Supporters of US President Donald Trump enter the US Capitol as smoke fills the corridor on Wednesday.

Like other members of the delegation, Herrell issued a statement thanking Capitol police officers, and added, "I condemn anyone who would endanger our men and women in law enforcement like this in the strongest terms." 

Meanwhile, the recently departed Rep. Xochitl Torres Small, a Democrat who lost her bid for a second term to Herrell, wrote on Twitter, "This is not a peaceful protest — it is a riot." She called on the leadership of both parties to "immediately unite behind the results of a legitimate election." 

New Mexico's two U.S. Senators, Luján and Martin Heinrich, both Democrats, took shelter in undisclosed locations, according to staff members. 

Photos: Rioters storm into U.S. Capitol

Jan. 3,2021 photo of Congresswoman Yvette Herrell, representing New Mexico's second district taken in the Longworth Building in Washington, D.C.

Heinrich subsequently tweeted: "This is not how we do things in America. Please know that we are not going to rest until we restore our Democracy. None of this insanity does anything to change the outcome of the election. When order is restored, we are going to go back and do our jobs and certify the election."

'We are a nation of laws, not anarchy'

As reports of violence in DC continued to come in, New Mexico Republicans responded with statements rejecting the chaos. 

In a terse statement, New Mexico GOP Chairman Steve Pearce wrote, "The Republican Party of New Mexico condemns the acts of violence happening at the U.S. Capitol. While we support the right for free speech and to demonstrate peacefully, such violence and threatening actions cannot be tolerated."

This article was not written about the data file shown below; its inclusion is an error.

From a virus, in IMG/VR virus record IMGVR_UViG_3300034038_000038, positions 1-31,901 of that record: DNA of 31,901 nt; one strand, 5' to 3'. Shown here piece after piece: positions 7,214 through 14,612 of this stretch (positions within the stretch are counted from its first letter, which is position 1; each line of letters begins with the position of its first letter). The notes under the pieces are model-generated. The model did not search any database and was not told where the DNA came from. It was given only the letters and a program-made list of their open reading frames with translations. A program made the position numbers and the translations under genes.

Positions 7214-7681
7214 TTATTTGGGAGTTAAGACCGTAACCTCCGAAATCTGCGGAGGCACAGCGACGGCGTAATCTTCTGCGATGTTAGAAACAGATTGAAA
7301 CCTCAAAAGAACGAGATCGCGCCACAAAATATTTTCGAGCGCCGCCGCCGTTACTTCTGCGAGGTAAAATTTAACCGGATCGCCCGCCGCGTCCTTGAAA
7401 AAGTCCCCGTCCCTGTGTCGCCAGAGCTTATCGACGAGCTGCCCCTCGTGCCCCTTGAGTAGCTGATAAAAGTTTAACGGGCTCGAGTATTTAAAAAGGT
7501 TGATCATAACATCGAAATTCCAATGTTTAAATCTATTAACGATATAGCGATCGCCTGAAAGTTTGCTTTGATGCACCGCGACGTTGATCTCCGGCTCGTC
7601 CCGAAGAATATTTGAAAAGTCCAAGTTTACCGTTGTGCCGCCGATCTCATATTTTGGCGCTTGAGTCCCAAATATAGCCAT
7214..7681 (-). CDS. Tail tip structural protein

And the New Mexico House Republican leadership issued this statement: "New Mexico House Republicans condemn violence in any form. Our American values are important, our Constitution must be preserved and it is within each of our rights to peacefully protest, however violence is not acceptable."

In this Nov. 25, 2020, file photo provided by the New Mexico Office of the Governor, Gov. Michelle Lujan Grisham signs legislation at the State Capitol in Santa Fe, N.M.

New Mexico Gov. Michelle Lujan Grisham, a Democrat, called the invasion of Congress "nothing less than domestic terrorism, enacted in an effort to overturn a free and fair election." She added that Trump "has stoked this anti-democracy sentiment. He has fanned flames of hatred and violence."

In their own response, New Mexico House Democrats stated, "We need leaders to speak with a unified voice and condemn any and all violence. We are a nation of laws, not anarchy. The 2020 election results represent the will of American and New Mexico voters. These actions of sedition must end.” 

Earlier this afternoon, Biden made a statement before reporters calling the riots an "insurrection" and calling on Trump to make a television appearance immediately telling his supporters to go home. 

Trump did that, via Twitter, in a brief video address urging crowds to disperse and observe "law and order" yet stating, once again, his false claim that the election "was stolen from us" and "fraudulent."

Twitter immediately blocked the video from replies or retweets "due to a risk of violence."

Algernon D'Ammassa can be reached at 575-541-5451, adammassa@lcsun-news.com or @AlgernonWrites on Twitter.